Simple photo filters with VintageJS and Cordova

This post is more than 2 years old.

A quick demo today of something I ran into via StackOverflow. VintageJS is a JavaScript library that adds simple camera fitlers, like sepia and vignettes, to pictures. As long as your browser supports canvas, you can make use of the library rather easily. Here is one example, stolen from their docs.


var img = document.getElementById('yourImage');
var options = {
    onError: function() {
        alert('ERROR');
    }
};
var effect = {
    vignette: 0.6,
    sepia: true
};
new VintageJS(img, options, effect);

The library also integrates well with AngularJS, which is a plus for me as I'm trying to do most everything in Cordova with AngularJS now. (Well, most things past simple demos like the one I'm showing today.) I whipped up a quick demo to see how well it worked with the device camera, and unsurprisingly, it worked just fine. I began by creating a new project to base camera demos off of - "basic_camera". A while ago I set up a GitHub repo for my demos and I thought a basic camera example would be something I'd use often. You can find the source for that project here: https://github.com/cfjedimaster/Cordova-Examples/tree/master/basic_camera. It literally just uses two buttons and lets you source images from either the camera or the device library.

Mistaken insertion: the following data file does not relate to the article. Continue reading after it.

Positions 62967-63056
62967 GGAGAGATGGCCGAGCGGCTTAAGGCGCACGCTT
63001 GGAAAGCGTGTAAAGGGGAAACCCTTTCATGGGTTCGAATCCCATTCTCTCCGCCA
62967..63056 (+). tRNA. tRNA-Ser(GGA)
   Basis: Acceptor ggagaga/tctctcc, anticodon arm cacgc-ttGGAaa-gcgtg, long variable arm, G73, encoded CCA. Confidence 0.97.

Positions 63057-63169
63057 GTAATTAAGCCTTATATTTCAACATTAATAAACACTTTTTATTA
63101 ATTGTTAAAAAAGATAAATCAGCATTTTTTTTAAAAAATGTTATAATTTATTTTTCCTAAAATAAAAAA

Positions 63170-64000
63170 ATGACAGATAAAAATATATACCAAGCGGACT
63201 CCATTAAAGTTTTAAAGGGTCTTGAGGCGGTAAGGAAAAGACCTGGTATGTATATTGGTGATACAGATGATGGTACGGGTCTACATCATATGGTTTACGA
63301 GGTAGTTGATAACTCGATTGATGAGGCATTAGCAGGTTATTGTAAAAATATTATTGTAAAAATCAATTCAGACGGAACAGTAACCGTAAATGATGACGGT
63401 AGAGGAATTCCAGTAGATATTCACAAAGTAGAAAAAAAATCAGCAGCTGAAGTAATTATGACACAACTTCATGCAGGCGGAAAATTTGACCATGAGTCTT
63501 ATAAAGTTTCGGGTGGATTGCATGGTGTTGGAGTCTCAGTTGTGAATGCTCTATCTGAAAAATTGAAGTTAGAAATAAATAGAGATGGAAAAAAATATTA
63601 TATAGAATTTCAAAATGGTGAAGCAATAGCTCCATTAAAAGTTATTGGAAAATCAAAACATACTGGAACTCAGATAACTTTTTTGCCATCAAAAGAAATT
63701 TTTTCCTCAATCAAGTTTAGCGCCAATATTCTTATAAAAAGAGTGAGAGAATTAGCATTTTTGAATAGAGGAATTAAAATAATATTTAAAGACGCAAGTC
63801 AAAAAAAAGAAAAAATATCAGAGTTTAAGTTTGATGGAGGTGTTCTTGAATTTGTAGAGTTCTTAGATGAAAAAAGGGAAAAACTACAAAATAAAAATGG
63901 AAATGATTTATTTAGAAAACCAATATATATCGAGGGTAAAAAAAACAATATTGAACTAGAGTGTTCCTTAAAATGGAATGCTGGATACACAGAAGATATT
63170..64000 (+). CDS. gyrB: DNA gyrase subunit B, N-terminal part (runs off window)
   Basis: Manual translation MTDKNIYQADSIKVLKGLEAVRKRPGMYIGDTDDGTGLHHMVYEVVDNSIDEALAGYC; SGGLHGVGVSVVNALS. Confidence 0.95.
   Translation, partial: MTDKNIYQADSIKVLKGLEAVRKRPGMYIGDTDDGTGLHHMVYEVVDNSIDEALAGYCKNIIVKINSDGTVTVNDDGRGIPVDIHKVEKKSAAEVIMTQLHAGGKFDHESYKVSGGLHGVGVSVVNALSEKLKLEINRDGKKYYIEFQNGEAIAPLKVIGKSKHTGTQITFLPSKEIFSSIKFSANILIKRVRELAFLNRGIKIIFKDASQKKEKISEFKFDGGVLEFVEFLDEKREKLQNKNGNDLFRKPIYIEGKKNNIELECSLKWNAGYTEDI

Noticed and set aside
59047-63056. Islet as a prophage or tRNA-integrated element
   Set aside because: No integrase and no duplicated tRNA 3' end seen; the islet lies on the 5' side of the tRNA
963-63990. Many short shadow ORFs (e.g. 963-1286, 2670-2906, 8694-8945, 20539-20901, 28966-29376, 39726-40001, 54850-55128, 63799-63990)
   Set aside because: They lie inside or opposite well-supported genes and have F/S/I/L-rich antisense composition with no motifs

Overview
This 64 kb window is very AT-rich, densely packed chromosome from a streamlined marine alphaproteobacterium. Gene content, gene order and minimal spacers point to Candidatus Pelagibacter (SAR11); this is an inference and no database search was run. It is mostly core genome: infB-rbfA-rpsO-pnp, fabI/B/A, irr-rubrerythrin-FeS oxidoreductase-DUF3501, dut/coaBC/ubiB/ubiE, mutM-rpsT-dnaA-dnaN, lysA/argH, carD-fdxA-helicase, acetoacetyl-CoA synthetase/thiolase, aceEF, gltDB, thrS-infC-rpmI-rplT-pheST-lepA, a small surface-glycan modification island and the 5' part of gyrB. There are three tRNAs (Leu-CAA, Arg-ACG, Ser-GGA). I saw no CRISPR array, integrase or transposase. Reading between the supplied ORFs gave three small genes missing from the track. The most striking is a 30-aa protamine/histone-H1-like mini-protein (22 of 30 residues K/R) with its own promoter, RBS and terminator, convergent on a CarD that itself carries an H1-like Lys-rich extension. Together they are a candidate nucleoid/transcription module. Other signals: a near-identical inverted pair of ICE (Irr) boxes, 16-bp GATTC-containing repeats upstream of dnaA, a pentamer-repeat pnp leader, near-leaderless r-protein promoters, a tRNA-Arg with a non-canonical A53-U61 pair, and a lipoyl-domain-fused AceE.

Using that as a base I simply added the VintageJS demo code to my success handler. Here is my entire JavaScript file.

document.addEventListener("deviceready", init, false);
function init() {

	function onSuccess(imageData) {
		console.log('success');
		var image = document.getElementById('myImage');
		image.src = imageData;

		var options = {
			onError: function() {
				alert('ERROR');
			}
		};

		var effect = {
			vignette: 0.6,
			sepia: true
		};

		new VintageJS(image, options, effect);

	}

	function onFail(message) {
		alert('Failed because: ' + message);
	}	

	//Use from Camera
	document.querySelector("#takePicture").addEventListener("touchend", function() {
		navigator.camera.getPicture(onSuccess, onFail, { 
			quality: 50,
			sourceType: Camera.PictureSourceType.CAMERA,
			destinationType: Camera.DestinationType.FILE_URI
		});

	});

	//Use from Library
	document.querySelector("#usePicture").addEventListener("touchend", function() {
		navigator.camera.getPicture(onSuccess, onFail, { 
			quality: 50,
			sourceType: Camera.PictureSourceType.PHOTOLIBRARY,
			destinationType: Camera.DestinationType.FILE_URI
		});

	});

}

And here is one result from the iOS Simulator:

And here is an example running from my Nexus 7. My UI isn't optimized so forgive me for that. Also, I'm sorry my face is so scary. ;)

Pretty cool, and pretty simple. I put this version up in my GitHub repo as well: https://github.com/cfjedimaster/Cordova-Examples/tree/master/camera_vintagejs

Raymond Camden's Picture

About Raymond Camden

Raymond is a senior developer evangelist for Adobe. He focuses on document services, JavaScript, and enterprise cat demos. If you like this article, please consider visiting my Amazon Wishlist or donating via PayPal to show your support. You can even buy me a coffee!